christmas cards alex kich – Fotolia
About this time every holiday season, my parents receive a yearly report from friends that takes the form of a daily newspaper: a four-page bi-fold complete with graphics, headlines, photo captions, TV listings, even a gossip column. The best part is the entire thing is “reported” by the senders’ three cats, who chronicle the human family members’ goings-on over the past year. The cats are regular Woodwards and Bernsteins, what with blowing the lid off the family’s new patio and such.
If you remember Woodward and Bernstein, you surely remember generic salutation, snail-mail Christmas letters. My parents have always gotten a lot of them, but I only get them occasionally. Maybe it’s about our different generations and this age of social media and all manner of outlet for constant personal disclosure. When I polled some of my friends and acquaintances about the current state of the holiday letter, I found they still exist, and the reaction of recipients ranged from annoyed indifference to mild outrage. They are boring and/or bragging, most everyone said with an eye roll. (You can tell even in an email.)
Me, I love going through my parents’ seasonal pile of letters, even though I don’t know most of the people. (I admit that I scan them to see if there is any mention of me, and if so, if the mention makes me look fat.)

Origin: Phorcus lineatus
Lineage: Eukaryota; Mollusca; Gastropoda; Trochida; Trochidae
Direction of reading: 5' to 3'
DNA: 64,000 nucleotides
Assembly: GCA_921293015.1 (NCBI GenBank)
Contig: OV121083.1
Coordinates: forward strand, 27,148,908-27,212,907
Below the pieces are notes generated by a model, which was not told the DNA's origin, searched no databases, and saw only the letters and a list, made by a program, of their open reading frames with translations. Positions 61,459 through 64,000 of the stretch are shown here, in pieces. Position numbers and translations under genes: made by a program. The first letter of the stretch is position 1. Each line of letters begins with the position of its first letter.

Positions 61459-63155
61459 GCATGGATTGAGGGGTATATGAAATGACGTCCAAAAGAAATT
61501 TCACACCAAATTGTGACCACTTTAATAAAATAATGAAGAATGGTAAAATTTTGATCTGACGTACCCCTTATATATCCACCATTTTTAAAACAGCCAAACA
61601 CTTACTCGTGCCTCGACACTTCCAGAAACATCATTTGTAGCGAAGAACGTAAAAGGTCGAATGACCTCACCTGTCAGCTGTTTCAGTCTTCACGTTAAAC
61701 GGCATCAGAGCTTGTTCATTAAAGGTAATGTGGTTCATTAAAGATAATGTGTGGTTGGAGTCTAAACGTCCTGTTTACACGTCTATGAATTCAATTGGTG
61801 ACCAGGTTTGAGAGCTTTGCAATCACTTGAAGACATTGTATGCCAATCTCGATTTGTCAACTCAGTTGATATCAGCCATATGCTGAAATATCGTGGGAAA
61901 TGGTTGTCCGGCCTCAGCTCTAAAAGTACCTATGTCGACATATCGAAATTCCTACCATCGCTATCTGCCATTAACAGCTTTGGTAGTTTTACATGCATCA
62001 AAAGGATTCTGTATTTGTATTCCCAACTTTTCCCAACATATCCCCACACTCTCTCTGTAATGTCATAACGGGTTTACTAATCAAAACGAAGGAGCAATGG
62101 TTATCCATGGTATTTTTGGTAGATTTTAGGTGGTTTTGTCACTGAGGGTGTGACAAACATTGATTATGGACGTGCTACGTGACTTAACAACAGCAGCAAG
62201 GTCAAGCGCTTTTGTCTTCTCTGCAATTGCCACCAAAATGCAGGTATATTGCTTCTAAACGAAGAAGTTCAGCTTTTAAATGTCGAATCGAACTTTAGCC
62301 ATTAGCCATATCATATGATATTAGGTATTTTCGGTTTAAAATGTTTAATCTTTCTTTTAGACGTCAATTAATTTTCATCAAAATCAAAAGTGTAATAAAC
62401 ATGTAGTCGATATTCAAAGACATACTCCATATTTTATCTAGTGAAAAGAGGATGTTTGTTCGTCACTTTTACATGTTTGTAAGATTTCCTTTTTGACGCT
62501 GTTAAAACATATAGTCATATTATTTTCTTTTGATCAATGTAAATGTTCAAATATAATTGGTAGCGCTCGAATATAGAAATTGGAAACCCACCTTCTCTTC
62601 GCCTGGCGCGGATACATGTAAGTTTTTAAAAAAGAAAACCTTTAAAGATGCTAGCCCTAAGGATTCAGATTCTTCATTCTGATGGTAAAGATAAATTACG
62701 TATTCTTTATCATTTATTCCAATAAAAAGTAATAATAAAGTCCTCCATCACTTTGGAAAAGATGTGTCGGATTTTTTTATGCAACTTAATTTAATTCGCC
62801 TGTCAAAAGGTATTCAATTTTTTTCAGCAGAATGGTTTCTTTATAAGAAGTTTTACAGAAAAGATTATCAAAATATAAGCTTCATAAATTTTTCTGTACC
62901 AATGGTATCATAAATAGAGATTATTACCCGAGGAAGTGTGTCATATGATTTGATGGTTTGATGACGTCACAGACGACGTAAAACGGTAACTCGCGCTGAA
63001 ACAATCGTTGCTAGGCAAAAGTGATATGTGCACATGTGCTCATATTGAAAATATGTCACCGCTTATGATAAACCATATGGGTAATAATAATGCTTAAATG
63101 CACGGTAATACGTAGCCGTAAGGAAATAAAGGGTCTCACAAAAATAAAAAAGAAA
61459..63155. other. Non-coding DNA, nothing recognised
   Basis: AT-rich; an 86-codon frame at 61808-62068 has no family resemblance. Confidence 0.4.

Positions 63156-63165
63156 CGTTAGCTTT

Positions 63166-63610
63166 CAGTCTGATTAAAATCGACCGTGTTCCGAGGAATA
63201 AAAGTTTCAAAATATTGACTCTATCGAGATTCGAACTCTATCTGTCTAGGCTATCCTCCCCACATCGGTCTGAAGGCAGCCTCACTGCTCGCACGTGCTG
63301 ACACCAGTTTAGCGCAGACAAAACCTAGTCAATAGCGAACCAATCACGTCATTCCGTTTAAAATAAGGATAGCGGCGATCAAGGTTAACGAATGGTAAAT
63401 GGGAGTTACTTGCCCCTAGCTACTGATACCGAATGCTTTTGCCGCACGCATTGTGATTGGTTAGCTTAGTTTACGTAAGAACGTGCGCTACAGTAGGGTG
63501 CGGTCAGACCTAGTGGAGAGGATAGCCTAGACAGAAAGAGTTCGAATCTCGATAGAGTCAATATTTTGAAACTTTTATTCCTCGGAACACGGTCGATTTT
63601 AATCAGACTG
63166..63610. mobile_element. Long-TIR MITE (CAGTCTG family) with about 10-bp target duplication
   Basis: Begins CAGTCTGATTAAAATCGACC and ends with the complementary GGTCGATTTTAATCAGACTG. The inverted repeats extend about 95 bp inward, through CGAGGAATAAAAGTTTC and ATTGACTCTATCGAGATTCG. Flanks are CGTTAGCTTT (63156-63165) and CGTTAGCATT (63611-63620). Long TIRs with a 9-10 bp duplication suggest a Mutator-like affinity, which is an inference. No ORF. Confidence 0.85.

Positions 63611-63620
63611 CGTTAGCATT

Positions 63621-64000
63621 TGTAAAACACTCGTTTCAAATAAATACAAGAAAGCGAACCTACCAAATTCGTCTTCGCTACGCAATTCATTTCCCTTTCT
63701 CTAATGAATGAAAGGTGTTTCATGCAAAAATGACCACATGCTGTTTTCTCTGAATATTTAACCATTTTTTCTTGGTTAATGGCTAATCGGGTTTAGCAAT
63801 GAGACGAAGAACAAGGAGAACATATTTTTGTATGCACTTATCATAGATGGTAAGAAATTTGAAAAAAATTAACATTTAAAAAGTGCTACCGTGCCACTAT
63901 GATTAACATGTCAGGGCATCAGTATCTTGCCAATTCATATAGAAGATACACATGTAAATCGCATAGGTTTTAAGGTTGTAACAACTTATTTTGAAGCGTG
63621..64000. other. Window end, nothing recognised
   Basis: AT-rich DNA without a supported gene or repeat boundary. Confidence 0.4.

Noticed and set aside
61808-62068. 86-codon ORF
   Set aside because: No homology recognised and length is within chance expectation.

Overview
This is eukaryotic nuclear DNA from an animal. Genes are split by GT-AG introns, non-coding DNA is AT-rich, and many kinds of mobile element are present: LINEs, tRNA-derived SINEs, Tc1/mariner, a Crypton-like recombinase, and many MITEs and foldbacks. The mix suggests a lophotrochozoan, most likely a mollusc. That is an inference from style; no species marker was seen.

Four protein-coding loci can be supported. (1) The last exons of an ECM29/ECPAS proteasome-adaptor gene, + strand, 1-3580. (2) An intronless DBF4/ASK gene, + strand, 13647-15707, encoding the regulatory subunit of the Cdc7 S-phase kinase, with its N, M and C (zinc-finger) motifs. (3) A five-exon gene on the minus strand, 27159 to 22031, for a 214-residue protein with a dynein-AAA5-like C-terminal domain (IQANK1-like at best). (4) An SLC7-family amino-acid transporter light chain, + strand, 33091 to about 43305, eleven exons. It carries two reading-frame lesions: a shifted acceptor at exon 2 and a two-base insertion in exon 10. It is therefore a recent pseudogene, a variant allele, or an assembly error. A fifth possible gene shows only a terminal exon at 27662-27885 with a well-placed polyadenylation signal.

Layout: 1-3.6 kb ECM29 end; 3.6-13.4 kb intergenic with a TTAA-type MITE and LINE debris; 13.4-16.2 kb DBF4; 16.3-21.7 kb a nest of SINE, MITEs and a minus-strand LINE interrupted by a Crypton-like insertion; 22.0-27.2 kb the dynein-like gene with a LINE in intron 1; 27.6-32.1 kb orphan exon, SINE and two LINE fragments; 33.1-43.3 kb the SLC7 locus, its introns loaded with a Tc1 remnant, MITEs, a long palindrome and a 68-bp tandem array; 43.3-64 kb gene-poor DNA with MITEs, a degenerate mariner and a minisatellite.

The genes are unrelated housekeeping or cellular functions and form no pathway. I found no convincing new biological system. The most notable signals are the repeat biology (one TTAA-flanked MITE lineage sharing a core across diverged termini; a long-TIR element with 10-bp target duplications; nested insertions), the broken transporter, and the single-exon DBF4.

The holiday letter reminds me of small town newspapers that used to announce the most pedestrian interactions among its citizenry, right down to who coffee-klatched with whom and what pastries were served. I like the expanse of an 8½ x 11 sheet of paper, allowing the narrative—such as it may be—to flow freely, not truncated to a certain character count. I love to hate the typos, the grammatical errors, and the turns of phrase that seem to flourish in this particular medium. It all tells so much about the authors.
We humans are natural storytellers, after all, and have been since the dawn of, well, being human. Reportage was essential to our existence, when passing along information was vital for survival. Along the way, we figured out written language—which became the slippery slope to the Christmas newsletter.
Just as human is the desire to make sense of a chaotic and unknowable universe. Now, alerting the world that high school junior Nick got his driver’s license definitely serves our survival as a species. But beyond that, all those seemingly mundane incidents comprise days, weeks, months, years, and then suddenly, a whole life. Maybe the authors don’t mean to be dull. Maybe they don’t mean to brag. When you’re reading about the family’s colonoscopy results (oh, I wish I were kidding) or where to purchase Steve’s self-published book of poetry (oh, I wish I were kidding), maybe someone is really saying, We got through another year by the skin of our teeth.
Perhaps I give the feline Fourth Estate too much credit. But aren’t we all writers, in one way or another, or crave to be? Be it the right detail for the Christmas letter or a 50-word biography for the class reunion? We are all Hemingways, storytellers, gazing over the roofs of Paris—or Eden Prairie—cigarette in one hand, whiskey in the other, and telling ourselves, Do not worry. You have always written your Christmas letter before and you will write it now. All you have to do is write one true sentence. Write the truest sentence that you know.
And sometimes that truest sentence amounts to, We didn’t kill each other over the construction of the &$#% patio. Happy holidays.